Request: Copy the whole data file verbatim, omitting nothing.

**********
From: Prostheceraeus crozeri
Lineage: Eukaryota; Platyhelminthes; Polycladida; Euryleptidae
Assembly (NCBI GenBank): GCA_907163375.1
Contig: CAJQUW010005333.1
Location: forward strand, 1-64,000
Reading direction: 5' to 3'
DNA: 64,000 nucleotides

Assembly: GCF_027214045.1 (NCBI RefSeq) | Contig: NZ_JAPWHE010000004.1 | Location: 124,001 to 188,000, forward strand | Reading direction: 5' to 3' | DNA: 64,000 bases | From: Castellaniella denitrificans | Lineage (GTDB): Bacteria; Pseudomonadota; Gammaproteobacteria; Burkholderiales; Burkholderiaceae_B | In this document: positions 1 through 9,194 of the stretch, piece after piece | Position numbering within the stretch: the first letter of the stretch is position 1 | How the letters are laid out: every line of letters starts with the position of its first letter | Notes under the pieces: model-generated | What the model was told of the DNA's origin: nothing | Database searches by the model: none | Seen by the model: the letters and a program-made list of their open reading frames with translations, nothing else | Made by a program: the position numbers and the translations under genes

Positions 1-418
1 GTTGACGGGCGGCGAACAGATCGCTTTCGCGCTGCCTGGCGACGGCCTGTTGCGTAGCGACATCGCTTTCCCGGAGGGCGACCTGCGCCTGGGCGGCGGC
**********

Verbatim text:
From: Prostheceraeus crozeri
Lineage: Eukaryota; Platyhelminthes; Polycladida; Euryleptidae
Assembly (NCBI GenBank): GCA_907163375.1
Contig: CAJQUW010005333.1
Location: forward strand, 1-64,000
Reading direction: 5' to 3'
DNA: 64,000 nucleotides

Assembly: GCF_027214045.1 (NCBI RefSeq) | Contig: NZ_JAPWHE010000004.1 | Location: 124,001 to 188,000, forward strand | Reading direction: 5' to 3' | DNA: 64,000 bases | From: Castellaniella denitrificans | Lineage (GTDB): Bacteria; Pseudomonadota; Gammaproteobacteria; Burkholderiales; Burkholderiaceae_B | In this document: positions 1 through 9,194 of the stretch, piece after piece | Position numbering within the stretch: the first letter of the stretch is position 1 | How the letters are laid out: every line of letters starts with the position of its first letter | Notes under the pieces: model-generated | What the model was told of the DNA's origin: nothing | Database searches by the model: none | Seen by the model: the letters and a program-made list of their open reading frames with translations, nothing else | Made by a program: the position numbers and the translations under genes

Positions 1-418
1 GTTGACGGGCGGCGAACAGATCGCTTTCGCGCTGCCTGGCGACGGCCTGTTGCGTAGCGACATCGCTTTCCCGGAGGGCGACCTGCGCCTGGGCGGCGGC